Sudden unexpected death in epilepsy (SUDEP) is the leading directly epilepsy-related cause of death. Many questions are still unanswered. We currently do not know whom to target and ultimately whom to treat with potential future preventative therapies.
Our research efforts are characterised by strong interdisciplinary links and a strong focus on clinical implementation. We developed special expertise in the role of the autonomic nervous system. Our team established that:
- SUDEP is mostly a sleep-related and unwitnessed event (see illustration below)
- having nocturnal seizures increases SUDEP risk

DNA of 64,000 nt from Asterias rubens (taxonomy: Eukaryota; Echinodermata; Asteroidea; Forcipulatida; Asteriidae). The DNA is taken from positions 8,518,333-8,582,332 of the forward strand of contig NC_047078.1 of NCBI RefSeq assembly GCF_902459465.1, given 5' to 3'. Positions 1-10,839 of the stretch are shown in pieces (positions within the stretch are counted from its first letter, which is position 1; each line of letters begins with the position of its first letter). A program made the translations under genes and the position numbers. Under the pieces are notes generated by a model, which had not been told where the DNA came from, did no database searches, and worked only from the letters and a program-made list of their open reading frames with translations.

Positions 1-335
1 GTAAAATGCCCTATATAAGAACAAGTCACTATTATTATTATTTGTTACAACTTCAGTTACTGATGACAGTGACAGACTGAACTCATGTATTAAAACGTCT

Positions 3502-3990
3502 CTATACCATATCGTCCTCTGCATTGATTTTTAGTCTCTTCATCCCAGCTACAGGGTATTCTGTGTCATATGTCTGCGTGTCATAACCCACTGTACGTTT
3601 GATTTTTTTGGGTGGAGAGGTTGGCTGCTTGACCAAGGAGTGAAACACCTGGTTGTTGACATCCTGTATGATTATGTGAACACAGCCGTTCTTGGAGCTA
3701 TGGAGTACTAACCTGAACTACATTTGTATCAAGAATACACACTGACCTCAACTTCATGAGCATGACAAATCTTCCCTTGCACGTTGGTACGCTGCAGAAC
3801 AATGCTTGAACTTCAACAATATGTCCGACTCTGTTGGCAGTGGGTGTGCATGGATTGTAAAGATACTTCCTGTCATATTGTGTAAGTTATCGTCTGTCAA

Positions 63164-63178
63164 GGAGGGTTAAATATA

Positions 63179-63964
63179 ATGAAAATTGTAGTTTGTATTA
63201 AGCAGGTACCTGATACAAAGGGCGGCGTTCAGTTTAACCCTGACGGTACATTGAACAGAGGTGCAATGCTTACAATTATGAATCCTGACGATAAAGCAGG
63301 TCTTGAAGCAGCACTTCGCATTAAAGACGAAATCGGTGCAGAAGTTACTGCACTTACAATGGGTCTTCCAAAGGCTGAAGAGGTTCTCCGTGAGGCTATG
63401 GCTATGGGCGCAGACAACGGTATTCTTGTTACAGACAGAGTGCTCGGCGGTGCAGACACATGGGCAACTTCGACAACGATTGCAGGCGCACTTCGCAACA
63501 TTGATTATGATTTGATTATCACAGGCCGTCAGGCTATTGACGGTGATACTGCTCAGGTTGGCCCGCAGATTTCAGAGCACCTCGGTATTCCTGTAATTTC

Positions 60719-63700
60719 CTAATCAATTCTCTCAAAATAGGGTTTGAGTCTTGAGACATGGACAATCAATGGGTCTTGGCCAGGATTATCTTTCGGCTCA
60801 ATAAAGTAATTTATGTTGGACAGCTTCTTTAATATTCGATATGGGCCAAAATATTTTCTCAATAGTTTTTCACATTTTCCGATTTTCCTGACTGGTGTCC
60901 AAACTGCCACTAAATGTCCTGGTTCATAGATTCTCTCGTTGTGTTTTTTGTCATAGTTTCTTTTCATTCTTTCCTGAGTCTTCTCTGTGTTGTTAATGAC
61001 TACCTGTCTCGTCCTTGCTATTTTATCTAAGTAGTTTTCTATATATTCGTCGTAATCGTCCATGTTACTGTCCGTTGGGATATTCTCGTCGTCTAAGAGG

- people with epilepsy have a threefold higher risk of sudden cardiac arrest
- postictal rather than ictal asystole is important to SUDEP
- nocturnal supervision is protective for SUDEP
The potential protective effect of supervision underscored the need to accelerate the development of seizure detection devices, a theme that inspired the foundation of the Dutch TeleConsortium (partners UMCU & Kempenhaeghe). This resulted in the successful validation of wearable and remote sensors to detect convulsive seizures.